Last time I wrote about my quest to get rid of 1,000 things and live a minimalist lifestyle. 2015 is the year that I’m not buying anything for myself. But I’m a strong believer that happiness can be bought.
This past weekend was a great example of this. My wife Sarah and I just took a 24 hour trip (sans kids) to Midway, UT. It’s only 45 minutes away from where we live, but it was a great way to recharge and reconnect with each other in a way that is difficult with kids. Don’t get me wrong. We love our kids more than anything. We get our greatest joy from them and love that our life centers around them. Most of the time, at least. It’s important to have some time to focus on us as a couple. That’s what this past weekend was.
Since the title of this post is how to buy happiness, I’ll tell you how much happiness cost us during this 24 hours: About $216 dollars. I’ll come back to this part of it as I explain what we spent our money on to buy happiness. But first the question: How do you buy happiness?
Happiness is bought as money is spent not on possessions, but experiences. Purchasing items can also lead to happiness if those items are thoughtful gifts to people that appreciate them.
Purchasing experiences: Think back to the past year or two. What are the memories that come to mind? For me, the first few that come to mind are:
1. the birth of our son Kenji and many of the firsts that come with a baby and our daughter Charlotte.
2. Our trip to Hong Kong to visit Sarah’s parents and return to where I lived for 2 years serving an LDS mission.
3. Going to Lake Tahoe to celebrate my parents’ 50th wedding anniversary
4. A trip down to Canyonlands with Sarah’s family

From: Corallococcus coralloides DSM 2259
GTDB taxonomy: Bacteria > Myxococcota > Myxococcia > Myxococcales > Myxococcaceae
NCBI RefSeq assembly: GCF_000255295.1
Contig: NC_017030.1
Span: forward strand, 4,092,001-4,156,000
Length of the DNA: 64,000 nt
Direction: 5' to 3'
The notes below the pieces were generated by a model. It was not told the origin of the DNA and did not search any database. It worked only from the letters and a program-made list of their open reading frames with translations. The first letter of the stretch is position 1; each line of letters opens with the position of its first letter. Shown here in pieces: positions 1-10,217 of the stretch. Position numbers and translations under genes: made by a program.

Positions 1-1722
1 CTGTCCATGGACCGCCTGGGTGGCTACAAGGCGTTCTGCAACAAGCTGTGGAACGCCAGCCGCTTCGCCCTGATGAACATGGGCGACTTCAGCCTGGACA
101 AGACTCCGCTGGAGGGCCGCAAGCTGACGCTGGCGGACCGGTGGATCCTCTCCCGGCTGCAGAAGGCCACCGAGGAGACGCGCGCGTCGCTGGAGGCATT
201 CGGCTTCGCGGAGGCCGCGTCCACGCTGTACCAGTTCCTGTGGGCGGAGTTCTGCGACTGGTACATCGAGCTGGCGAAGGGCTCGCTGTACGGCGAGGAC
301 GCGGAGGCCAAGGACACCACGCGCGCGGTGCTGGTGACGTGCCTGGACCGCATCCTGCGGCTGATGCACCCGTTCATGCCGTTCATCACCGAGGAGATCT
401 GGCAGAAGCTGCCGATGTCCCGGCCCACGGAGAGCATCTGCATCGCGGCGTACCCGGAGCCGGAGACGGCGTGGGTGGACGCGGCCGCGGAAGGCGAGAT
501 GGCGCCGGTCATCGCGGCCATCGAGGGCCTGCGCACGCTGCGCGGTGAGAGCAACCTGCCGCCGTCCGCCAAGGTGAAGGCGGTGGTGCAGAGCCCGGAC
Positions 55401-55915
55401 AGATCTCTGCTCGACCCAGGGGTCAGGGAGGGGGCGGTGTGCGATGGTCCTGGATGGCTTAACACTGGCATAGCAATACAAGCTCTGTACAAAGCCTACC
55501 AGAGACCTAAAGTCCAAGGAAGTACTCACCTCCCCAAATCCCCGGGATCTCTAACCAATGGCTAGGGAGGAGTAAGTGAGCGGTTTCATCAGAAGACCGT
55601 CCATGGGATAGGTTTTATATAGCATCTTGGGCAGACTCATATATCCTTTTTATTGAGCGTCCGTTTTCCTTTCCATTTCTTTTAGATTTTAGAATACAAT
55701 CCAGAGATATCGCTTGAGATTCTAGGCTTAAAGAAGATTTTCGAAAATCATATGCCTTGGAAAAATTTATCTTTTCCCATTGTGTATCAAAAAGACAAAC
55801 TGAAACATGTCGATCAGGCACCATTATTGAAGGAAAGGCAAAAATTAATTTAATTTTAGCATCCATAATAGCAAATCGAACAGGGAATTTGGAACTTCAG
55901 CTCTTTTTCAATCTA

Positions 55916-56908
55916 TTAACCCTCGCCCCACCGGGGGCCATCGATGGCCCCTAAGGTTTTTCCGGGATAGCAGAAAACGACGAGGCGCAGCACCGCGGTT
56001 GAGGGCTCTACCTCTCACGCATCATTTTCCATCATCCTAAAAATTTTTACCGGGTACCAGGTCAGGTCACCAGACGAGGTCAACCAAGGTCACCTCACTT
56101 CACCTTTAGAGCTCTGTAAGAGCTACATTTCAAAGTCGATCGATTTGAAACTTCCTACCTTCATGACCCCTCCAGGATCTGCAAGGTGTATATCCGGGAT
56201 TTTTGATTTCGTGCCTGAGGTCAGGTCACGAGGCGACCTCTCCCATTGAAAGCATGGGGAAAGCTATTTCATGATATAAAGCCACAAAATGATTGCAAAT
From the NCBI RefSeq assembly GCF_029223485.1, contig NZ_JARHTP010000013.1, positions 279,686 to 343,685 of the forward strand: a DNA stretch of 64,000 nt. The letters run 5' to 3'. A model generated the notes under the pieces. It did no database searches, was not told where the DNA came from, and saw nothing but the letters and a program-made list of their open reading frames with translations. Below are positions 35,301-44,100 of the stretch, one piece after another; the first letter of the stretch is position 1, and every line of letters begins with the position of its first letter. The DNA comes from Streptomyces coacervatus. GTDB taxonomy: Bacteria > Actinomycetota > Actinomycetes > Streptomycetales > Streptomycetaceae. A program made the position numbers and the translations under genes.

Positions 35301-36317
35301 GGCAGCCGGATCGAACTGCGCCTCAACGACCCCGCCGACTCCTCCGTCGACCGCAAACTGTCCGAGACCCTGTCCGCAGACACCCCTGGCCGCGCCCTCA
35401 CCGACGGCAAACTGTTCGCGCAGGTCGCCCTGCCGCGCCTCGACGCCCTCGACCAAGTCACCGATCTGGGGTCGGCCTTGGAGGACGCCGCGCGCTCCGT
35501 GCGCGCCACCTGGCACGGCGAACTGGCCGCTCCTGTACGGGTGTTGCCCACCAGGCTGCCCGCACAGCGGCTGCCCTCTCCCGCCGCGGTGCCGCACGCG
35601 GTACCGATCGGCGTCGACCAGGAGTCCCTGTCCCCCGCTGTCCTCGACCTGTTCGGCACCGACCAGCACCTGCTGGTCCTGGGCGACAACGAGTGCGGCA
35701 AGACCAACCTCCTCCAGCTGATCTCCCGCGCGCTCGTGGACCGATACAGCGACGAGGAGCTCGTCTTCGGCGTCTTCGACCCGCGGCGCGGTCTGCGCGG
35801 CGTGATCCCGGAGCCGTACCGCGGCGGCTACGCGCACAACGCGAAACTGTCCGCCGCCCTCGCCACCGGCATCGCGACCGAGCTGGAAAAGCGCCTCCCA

5. Trips to California to visit my parents.
None of those involve purchasing items, though all involved some money, and some of them a significant amount of money. There are very few things that I’ve purchased in the past few years that have added any measure of happiness to my life (my iPhone, my new Nike running shoes, a few of my favorite pants, shirts, and blazers), but even these select few things will soon be replaced, not leaving any memories in their wake. The five memories from above will last a life time.
So, back to yesterday and Friday. How did we buy happiness? What make us happy?
Kolaches – ~$8 – A super good Czech breakfast. Apparently they’re popular in Texas and are making their way to Utah. There’s a place called Hrushka’s Kolaches in Provo, but we got these at Kolaches in Heber. Little hole in the wall place.
Sushi – ~$65 – Takashi is the best sushi place we’ve been to in Utah. The hamachi (yellowtail) is delicious. They have some really interesting rolls (Sunshine has thinly sliced lemon, and Strawberry Fields has strawberry in it) that are good, but we’re more fans of the traditional nigiri.
Custard – $5 – Nielson’s Frozen Custard. We stop here anytime we’re within 15 minutes of Nielson’s. Makes us happy every time. A concrete with raspberry and almonds is our go to.
Yoga – Free at the hotel we stayed at – Sarah’s been into yoga for a few years now, but this was my first shot at it. And I loved it. I already have been thinking that my March challenge was going to be around meditation, and this solidified it.
Tennis – $9 for 3 packs of tennis balls – We used to play more tennis BC (before Charlotte), but we played this weekend and had a lot of fun. Sarah beat me as always.
Hotel – ~$120 for one night. Deal found on Hipmunk. We stayed at the Homestead. A fine hotel, not great. We talked about staying at home to save money for the next time we do this, but we decided the hotel is important to help us detach and not feel like we needed to clean our house or be responsible.
This was a great retreat for us. We loved it. Tomorrow, I’ll write more about retreats vs. short-term travel vs. long-term travel and the importance of each.